by LJ Frank
Each morning I rise conscious of where I dwell.
The dwelling in which I live enables me to express my nature – post-modern furnishings, books, candles, red wine, a well-stocked pantry, a refrigerator filled with organic foods and frozen wild fish.
The dwelling serves as an inspiration during my Muse-less moments. College teaching funds my dwelling and the meaning to exist, sprinkled with irregular moments of pleasure.
7:30 A.M. I walked to the door of my dwelling. Prior to closing and locking the door, I glanced back at the piles of books stacked on tables, on the floor and make-shift shelves. A corked half-filled bottle of fine red wine sat on the butcher block island next to a few large scented candles and an ankle bracelet with symbols attached was left next to the bottle. She vanished sometime during the night. Without the bracelet how would I know she wasn’t a vision?
I walked to my car through a thick mist crawling over the deep waters across the way. A single sound of a sea gull could be heard.
As I turned the key to ignite the engine my mind flashed back to the previous night’s embrace. She quoted Rainer Maria Rilke during the warmth of a moment, “I want to know those secret things or else be alone.” She then observed something rather odd about my dwelling and ambiguous spirit. I forget her exact words or what I said in reply. My mind was somewhere else.
It was a busy day at the college. My education philosophy entails one of cooperation, not competition. No one failed my courses. I actually wanted to know how a student thought more than what they thought. I’m eccentric that way. I never think of students as empty vessels waiting to be filled.
Time serves as a metaphor of flight when busy. Driving home I made a mental list of what to cook while imagining sipping the remaining fine wine and reviewing student essays on my computer.
As I pulled on to the driveway a mist like drizzle was beginning to shroud the landscape.
“Strange,” I said as I detected a flash of light inside my dwelling. I blinked. I shook my head as if to clear my eyes and head. Nothing. Darkness.
I turned the key in the lock. Opening the door I switched on a light.
“Oh, God!” I uttered, knowing man invented the word to describe a being no one has ever seen, according to St. John. God is a useful noun, even in doubt.
My dwelling was empty. Everything was gone. My books, the wine, the candles, the bracelet, the furnishings. Nothing was there. I looked in my refrigerator and the pantry. Empty. The bedroom and the bathroom were bare. Even my used toothpaste tube and toothbrush were missing. I checked the closets. Empty! My dwelling was hollow!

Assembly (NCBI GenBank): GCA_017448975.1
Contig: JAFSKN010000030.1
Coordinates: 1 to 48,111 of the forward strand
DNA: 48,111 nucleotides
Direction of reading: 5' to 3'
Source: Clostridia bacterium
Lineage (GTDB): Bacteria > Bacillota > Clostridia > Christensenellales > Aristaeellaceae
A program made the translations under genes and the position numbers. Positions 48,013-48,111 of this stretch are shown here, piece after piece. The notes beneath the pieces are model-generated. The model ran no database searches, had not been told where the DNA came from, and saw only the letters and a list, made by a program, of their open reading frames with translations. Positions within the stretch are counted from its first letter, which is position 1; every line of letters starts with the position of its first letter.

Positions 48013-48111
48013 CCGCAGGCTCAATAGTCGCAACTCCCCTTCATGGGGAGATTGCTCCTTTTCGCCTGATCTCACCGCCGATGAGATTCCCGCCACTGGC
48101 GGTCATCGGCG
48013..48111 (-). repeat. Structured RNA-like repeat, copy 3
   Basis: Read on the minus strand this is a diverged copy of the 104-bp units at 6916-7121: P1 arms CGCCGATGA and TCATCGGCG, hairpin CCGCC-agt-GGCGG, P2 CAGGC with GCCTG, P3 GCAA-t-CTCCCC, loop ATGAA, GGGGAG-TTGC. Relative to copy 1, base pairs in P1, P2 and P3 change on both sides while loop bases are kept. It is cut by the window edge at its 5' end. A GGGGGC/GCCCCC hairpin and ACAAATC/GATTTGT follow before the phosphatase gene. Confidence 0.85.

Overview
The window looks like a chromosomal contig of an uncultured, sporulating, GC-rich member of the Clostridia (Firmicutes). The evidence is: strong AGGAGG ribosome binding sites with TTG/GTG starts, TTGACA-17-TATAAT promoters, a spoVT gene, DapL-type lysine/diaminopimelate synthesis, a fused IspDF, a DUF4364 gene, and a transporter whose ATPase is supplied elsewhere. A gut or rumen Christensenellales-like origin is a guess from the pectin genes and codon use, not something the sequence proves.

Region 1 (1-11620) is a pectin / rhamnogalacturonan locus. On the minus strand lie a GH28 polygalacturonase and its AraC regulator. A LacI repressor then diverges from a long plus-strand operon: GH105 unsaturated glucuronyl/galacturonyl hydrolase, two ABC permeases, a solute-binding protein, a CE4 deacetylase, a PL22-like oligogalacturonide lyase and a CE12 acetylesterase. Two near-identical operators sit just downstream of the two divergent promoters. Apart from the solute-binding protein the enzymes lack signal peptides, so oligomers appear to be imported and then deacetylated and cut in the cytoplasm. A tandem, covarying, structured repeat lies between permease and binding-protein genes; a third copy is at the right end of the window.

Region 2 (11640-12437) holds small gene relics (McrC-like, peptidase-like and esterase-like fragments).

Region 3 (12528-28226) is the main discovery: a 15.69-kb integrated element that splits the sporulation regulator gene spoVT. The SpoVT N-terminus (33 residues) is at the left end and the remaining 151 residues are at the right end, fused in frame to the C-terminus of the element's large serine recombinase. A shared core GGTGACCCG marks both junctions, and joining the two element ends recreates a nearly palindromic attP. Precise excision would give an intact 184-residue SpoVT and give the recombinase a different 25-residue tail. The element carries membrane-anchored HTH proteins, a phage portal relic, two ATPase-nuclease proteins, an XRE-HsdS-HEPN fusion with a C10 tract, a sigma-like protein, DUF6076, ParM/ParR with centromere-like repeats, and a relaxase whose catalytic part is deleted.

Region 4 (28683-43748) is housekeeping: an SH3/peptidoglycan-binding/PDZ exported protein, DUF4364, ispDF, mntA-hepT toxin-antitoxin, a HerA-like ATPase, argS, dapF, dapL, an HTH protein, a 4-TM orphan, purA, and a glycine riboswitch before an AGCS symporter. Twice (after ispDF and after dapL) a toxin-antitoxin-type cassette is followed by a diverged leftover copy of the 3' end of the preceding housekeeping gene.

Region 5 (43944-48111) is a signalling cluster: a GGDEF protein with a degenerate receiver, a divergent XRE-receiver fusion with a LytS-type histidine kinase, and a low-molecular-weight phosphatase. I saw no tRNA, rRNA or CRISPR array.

“Fuck!” I yelled as I walked back through my naked dwelling to the front door and checked the number on the door. I was in the right place. My key fit the lock. And the door was locked until I turned the key to open it. “What happened? Did I cross into another dimension? Is it a matter of mere theft?” I talked to myself. The thief(s) would’ve needed a small truck and the obvious key or mechanical device as the lock wasn’t broken.
Should I call the police? “Never call the police!” A colleague once chided me. “If you need help in this city call a fireman or a taxi and your insurance agent but then your rates will increase.”
“Shit!” I looked at my cellular. Dead. “Did I forget to recharge it?”
It’d been a somewhat dry season until the passionate interlude last night. I try not to forget details like a charged cellular phone. My existence is constructed around details. I impress that idea on my students, like where we leave things, physically and mentally.
“I’ve got an electrical recharge cord in my car,” I said. I wondered if my neighbors witnessed anything. “Damn!” No one was home on either side.
I walked to my car and was about to open the door when I felt long fingers on my shoulder. Startled, I turned around. “Oh Jesus! It’s you!”
“It’s me.” There was a slight glow in her eyes.
“Sorry…about the disruption.”
“I have a surprise for you,” she leaned towards me, her lips parted.
“A surprise?” I asked incredulously noting the cool wetness of her lips on mine.
“Think of it as a gift…for the sake of your soul,” she whispered.